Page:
Speaking to the dead was a capital offence punishable by stoning under Old Testament law. God in the Bible considers talking to the dead a detestable practice and He calls His people to be blameless. In mitigation, I do not believe I am really talking to the dead in Crediton church, but I confess that talking to my effigies is sometimes easier than talking to the living. I am reminded by them of Marcus Aurelius’ encouragement to, “Think of yourself as dead. You have lived your life. Now, take what’s left and live it properly. What doesn’t transmit light creates its own darkness.”

When we are honest with ourselves, we are all mere effigies. As long as light is transmitted, who cares what state of living one’s assistants take?

As one of my Benedictines taught me, death is but a thin veil and we are never far from the dead. He was with two boys at Medjugorje who had recently lost a sister in a tragic accident. They pleaded with him to ask her to give them a sign that she was well. As he prayed out loud before them, a rose seller walked close by, and they were all overcome with the sweet smell of roses.

It is thus at Crediton church. I enter burdened with problems and leave smelling roses.

Photo Credit.

Retreating Revisionists

I was asked in a recent interview what ‘We’ – the interviewer was referring to small c conservatives – should do with the tide of historical revisionism currently sweeping Great Britain. My answer was that historical revisionism never really endures. Whatever the pressures and however much it costs us, we should continue to shine the light of truth; that the current peak in subjective irrationality shall inevitably pass, and someday soon. 

I added that we should take a look at the USSR where we have a detailed account of Russian Communists’ daily atrocities and failures, despite the Soviets’ assassinations of truth-tellers, their best efforts to propagandise and to sweep potential discomfitures under the carpet. Vasily Grossman’s Life and Fate or Solzhenitsyn’s The First Circle highlight the topic of moral integrity in Soviet Russia – both survived the censors’ shredders. Memoirs illuminate as do oral testimonies, and there is no shortage of factual observation in the autobiographies of Soviet dissidents.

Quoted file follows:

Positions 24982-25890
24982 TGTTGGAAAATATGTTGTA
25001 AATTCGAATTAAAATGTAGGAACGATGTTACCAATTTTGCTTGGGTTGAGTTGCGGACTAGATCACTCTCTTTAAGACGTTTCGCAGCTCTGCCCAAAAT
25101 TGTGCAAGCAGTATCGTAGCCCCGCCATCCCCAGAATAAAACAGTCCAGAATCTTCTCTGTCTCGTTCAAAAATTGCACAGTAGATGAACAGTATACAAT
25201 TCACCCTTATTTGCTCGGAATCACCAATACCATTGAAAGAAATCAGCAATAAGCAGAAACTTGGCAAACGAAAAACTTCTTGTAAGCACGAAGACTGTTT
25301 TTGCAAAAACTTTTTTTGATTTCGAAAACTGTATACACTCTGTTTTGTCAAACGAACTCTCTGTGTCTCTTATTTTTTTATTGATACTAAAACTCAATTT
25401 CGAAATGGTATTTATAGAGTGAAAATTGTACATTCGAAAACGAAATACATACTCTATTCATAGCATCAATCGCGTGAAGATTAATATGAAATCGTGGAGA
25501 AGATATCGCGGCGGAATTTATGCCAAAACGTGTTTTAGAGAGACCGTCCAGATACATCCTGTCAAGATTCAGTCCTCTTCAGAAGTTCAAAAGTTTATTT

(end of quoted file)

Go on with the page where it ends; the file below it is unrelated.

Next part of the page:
Sure, many of today’s Marxist revisionists no longer consider that the Soviet Union was socialist – instead, they propose, it was ‘capitalist and social imperialist’. But what sensible people are getting won over by that weird historical revisionism save gobby outliers like Owen Jones and Novara Media – the Marxists themselves – those few desperadoes among us who are forever in search of ‘true socialism’, especially if it brings in a few Patreon dollars? 

‘Real socialism’ is a repeat car crash as everyone knows.  

As I walked down Victoria Street after the interview, I wondered whether my answer had cut the mustard. 

On the one hand, I was sure that it had:  

I thought of Andrew Scott – known to most as Otto English (a Twitterer) – whose historical revisionism in the book he authored, Fake History, was so wonderfully eviscerated, and so soon after publication, on UnHerd by the historian Dominic Sandbrook: 

“Perhaps I’m old-fashioned, but it strikes me that if you’re writing a book about “ten great lies” called Fake History, you probably ought to use your real name” – just the opening volley in a delightful annihilation by Sandbrook which is well worth the read. 

Another positive development that sprung to mind was the pressure put on revisionist National Trust executives recently by the group Restore Trust. Restore Trust opposes what it describes as a “woke” agenda – including National Trust displays about slavery and historical figures – and has said it wants to steer the charity “back to its core purpose of looking after our heritage and countryside”. It has endorsed five candidates who are standing for election to its council. Most prominent among them is the former supreme court judge Jonathan Sumption.